Notice

Colin Mills, compiler of the Hortus Camdenensis, died in late November 2012 after a short illness. As he always considered the Hortus his legacy, it is his family's intention to keep the site running in perpetuity. It will not, however, be updated in the near future.

Camden Park House from the East Lawn. Photography by Leigh Youdale

Selected plants in the Hortus

Spiloxene capensis (L.) Garside

Half-hardy cormous perennial with erect, narrow, linear basal leaves and, in spring, solitary, upward-facing, white or yellow flowers, with bright purple or green basal spots.  To 20cm.  [RHSE, Hortus, CECB]. 

Added on January 19 2009

Crinum scabro-Macleayi no.10

A Crinum zeylanicum L. x Crinum Macleayi hybrid.  The latter is unidentified but is probably a form of one of the native Australian species, Crinum flaccidum Herb. or Crinum pedunculatum R.Br.

In 1845 and 1846 William Macarthur described ten Crinum scabro-macleayii hybrids in his gardening notebooks.  [MP A2948 Notebook no.4, p.4].

No. 10.  Slender, handsome, pale pink stripe, purplish outside.

Added on May 05 2009

Juniperus species unidentified

Unidentified species, no description.

Added on August 03 2009

Dianthus caryophyllus Sharpe’s ‘L’Elegant’

For generic information on the garden Carnation and Picotee see Dianthus caryophyllus L.  Sharpe’s ‘L’Elegant’ is a purple edged, light picotee.  Awarded a prize at the Slough Carnation and Picotee Show, 1847.  [Gard. Chron. 1847].

Added on April 12 2009

Calycanthus floridus L.

Fully hardy, bushy, spreading shrub with oval or oblong leaves to 12cm, and fragrant, dark red flowers, 5cm across and resembling a tiny water-lily with numerous strap-shaped petals, in summer.  To 2.5m.  [RHSE, Hortus, Hilliers'].

Added on March 02 2009

Muscari botryoides (L.) Bak.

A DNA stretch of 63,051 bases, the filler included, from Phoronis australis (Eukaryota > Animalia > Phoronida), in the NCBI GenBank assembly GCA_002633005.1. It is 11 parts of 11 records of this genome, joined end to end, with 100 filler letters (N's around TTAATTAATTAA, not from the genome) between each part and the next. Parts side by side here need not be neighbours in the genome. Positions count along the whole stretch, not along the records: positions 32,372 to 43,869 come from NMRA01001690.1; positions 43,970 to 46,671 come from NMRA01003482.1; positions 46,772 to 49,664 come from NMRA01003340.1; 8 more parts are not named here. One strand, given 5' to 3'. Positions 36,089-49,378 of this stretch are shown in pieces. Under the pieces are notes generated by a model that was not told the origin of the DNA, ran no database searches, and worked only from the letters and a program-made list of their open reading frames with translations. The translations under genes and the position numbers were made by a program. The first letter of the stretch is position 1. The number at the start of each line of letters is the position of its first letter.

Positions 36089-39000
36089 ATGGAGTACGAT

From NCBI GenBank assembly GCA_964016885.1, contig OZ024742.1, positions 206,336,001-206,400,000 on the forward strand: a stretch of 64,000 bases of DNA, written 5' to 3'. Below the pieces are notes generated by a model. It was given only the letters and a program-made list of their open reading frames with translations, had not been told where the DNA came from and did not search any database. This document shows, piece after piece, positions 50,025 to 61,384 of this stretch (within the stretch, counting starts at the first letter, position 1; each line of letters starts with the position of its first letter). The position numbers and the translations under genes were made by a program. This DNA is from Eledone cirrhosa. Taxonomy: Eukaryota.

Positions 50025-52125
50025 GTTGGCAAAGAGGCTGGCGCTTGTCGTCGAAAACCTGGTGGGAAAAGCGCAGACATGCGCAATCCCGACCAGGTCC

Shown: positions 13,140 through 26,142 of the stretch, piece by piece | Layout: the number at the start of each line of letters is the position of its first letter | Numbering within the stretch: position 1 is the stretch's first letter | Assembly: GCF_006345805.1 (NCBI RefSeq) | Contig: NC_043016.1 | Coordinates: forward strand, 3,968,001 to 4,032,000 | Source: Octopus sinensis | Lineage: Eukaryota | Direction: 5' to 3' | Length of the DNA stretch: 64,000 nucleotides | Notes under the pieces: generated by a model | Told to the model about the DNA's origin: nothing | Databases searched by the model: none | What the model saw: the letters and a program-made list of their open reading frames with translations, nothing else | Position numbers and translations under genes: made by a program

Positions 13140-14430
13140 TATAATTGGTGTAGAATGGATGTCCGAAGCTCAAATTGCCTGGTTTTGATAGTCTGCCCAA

Fully-hardy, slender bulbous perennial with semi-erect, narrowly spoon-shaped leaves and dense racemes of spherical bright blue flowers with white mouths in spring.  To 20cm.  [RHSE, Hortus].

Added on January 07 2010

Prunus persica ‘Elruge’

A Prunus persica (L.) Batsch. cultivar. ‘Flowers small. Fruit middle-sized, rather more long than broad. Skin greenish yellow on the shaded side; but when exposed to the sun, of a dark red or purple colour. Flesh greenish yellow, melting and juicy, of a very excellent flavour, and separates from the stone. Ripe the beginning and middle of August.’ [George Lindley – Orchard Guide p.289/1831].

 

Added on June 03 2010

News

Improvements to Hortus Camdenensis

The Hortus software has been upgraded. This led to some minor errors in the layout of plant names, particularly in the headings of Plant Profile pages but these have now been largely overcome. Improvements are also progressively being made to the content of the Hortus in three main areas, botanical and horticultural history, cross referencing and illustrations. Some enhancements will be done as the opportunity arises but most will be completed family by family. This will take at least two years to complete.

 

Published Sep 14, 2010 - 04:06 PM | Last updated Aug 12, 2012 - 04:36 PM

Sir William Macarthur on Vines and Vineyards

Sir William Macarthur wrote extensively on vines and Vineyards. It is our intention to publish all his writings in the Hortus.

Published Aug 01, 2010 - 04:58 PM | Last updated Oct 04, 2010 - 03:47 PM

Working Bee dates

Working Bee dates for 2012.

Published Jun 29, 2010 - 02:59 PM | Last updated Jan 10, 2012 - 04:19 PM

Open House and Gardens

Camden Park House and Gardens will be open to the public on Saturday 22nd September, 2012, from 12.00 noon until 4.00 pm, and Sunday 23rd from 10.00 am until 4.00 pm.